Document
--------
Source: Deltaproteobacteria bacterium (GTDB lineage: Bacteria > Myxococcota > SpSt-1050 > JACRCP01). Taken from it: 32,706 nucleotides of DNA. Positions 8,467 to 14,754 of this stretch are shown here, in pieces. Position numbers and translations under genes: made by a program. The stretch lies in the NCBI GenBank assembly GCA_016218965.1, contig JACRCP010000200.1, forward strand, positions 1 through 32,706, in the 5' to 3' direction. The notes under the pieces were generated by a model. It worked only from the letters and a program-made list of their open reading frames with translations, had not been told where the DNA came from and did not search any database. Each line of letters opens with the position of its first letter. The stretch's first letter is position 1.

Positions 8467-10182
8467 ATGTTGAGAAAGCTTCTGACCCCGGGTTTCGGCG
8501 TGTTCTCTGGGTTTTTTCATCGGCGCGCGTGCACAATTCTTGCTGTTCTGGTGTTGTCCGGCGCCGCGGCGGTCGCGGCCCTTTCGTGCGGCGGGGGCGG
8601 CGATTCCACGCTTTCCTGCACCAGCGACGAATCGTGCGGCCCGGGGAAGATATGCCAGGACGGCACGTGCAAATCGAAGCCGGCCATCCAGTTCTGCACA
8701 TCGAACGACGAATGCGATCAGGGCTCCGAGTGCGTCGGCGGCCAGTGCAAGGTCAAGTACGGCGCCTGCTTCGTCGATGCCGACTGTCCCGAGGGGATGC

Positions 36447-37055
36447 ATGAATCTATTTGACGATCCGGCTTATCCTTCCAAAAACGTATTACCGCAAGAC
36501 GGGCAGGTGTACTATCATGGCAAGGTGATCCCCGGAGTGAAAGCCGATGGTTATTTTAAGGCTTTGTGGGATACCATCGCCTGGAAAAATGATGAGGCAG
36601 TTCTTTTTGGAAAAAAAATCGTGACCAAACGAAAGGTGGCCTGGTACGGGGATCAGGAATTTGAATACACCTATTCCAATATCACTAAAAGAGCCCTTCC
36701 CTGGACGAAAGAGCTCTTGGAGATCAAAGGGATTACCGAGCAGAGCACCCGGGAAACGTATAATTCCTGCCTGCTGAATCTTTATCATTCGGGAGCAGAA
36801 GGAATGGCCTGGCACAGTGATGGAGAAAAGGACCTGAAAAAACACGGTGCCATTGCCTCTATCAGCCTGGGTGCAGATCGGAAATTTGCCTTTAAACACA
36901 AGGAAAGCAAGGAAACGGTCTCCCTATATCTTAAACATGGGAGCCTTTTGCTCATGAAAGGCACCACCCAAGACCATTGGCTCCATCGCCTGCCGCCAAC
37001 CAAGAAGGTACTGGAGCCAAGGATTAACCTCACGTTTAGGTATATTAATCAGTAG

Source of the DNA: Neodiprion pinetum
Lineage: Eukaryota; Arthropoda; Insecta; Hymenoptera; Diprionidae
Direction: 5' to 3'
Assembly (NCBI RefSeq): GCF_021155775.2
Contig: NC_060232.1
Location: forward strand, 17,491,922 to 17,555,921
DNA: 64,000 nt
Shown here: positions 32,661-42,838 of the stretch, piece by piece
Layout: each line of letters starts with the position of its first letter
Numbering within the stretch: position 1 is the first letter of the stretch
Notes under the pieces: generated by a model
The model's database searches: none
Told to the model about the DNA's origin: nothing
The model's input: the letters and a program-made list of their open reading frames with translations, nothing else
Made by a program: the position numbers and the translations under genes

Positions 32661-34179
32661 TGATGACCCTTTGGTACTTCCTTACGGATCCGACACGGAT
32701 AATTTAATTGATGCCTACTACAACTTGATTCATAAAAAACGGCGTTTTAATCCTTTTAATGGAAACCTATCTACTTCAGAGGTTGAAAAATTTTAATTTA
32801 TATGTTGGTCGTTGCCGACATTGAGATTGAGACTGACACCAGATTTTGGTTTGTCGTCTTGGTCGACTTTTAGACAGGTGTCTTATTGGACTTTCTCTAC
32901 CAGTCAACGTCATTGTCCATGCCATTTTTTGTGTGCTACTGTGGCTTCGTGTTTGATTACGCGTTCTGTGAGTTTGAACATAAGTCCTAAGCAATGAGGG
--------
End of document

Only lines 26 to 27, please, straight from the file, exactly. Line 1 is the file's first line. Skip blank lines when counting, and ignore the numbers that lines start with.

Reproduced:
The model's database searches: none
Told to the model about the DNA's origin: nothing